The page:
Saturday, November 29, 2008

Edwards on purity of heart, or, rather, the lack of it

"At last, when it came to extremity, Pharaoh consented to let the people all go, and all that they had; but he was not steadfastly of that mind; he soon repented and pursued after them again, and the reason was, that those lusts . . . were never really mortified in him, but only violently restrained. And thus, being guilty of backsliding, after his seeming compliance with God's commands, he was destroyed without remedy."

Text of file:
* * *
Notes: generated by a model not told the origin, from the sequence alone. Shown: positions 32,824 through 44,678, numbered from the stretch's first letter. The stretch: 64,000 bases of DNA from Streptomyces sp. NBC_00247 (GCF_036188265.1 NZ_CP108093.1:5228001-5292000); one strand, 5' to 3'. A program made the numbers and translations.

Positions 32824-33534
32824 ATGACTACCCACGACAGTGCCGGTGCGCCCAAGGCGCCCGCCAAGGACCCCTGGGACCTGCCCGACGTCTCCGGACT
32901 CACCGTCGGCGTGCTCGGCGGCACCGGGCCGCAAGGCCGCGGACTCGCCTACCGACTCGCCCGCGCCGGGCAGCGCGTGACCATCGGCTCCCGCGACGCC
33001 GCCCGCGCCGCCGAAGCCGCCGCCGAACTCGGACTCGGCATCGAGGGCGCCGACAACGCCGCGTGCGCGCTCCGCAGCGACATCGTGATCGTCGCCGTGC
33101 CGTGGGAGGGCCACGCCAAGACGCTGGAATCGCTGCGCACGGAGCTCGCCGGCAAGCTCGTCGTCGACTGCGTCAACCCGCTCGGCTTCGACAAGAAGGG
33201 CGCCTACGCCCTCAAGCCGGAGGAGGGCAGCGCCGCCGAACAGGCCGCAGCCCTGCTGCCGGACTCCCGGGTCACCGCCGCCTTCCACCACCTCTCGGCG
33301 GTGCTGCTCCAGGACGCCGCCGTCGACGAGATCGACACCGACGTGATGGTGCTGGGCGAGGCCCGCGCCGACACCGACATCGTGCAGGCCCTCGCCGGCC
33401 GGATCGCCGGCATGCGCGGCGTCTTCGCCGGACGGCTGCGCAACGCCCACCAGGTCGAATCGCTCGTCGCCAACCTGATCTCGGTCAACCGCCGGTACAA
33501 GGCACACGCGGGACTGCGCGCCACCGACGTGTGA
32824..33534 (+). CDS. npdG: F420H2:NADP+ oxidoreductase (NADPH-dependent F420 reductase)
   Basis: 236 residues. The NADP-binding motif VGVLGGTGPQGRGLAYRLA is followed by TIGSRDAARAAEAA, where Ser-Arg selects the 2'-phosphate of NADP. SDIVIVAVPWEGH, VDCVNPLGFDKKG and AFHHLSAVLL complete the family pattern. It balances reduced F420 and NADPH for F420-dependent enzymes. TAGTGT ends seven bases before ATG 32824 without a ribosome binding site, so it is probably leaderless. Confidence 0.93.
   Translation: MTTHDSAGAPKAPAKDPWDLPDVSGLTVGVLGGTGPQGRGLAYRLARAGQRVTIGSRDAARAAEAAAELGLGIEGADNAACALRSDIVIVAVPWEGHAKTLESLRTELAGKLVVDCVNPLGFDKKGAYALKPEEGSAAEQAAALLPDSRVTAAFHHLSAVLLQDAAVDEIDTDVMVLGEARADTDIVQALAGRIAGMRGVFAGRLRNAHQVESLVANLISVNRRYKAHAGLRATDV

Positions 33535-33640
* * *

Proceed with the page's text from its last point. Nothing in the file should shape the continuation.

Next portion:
Jonathan Edwards, The religious affections, pt. 3, sec. 12 ((Edinburgh: The Banner of Truth Trust, 1986 [1961]), 326), italics mine. Edwards has undoubtedly his sources, but remains nonetheless a very skillful tropologist.

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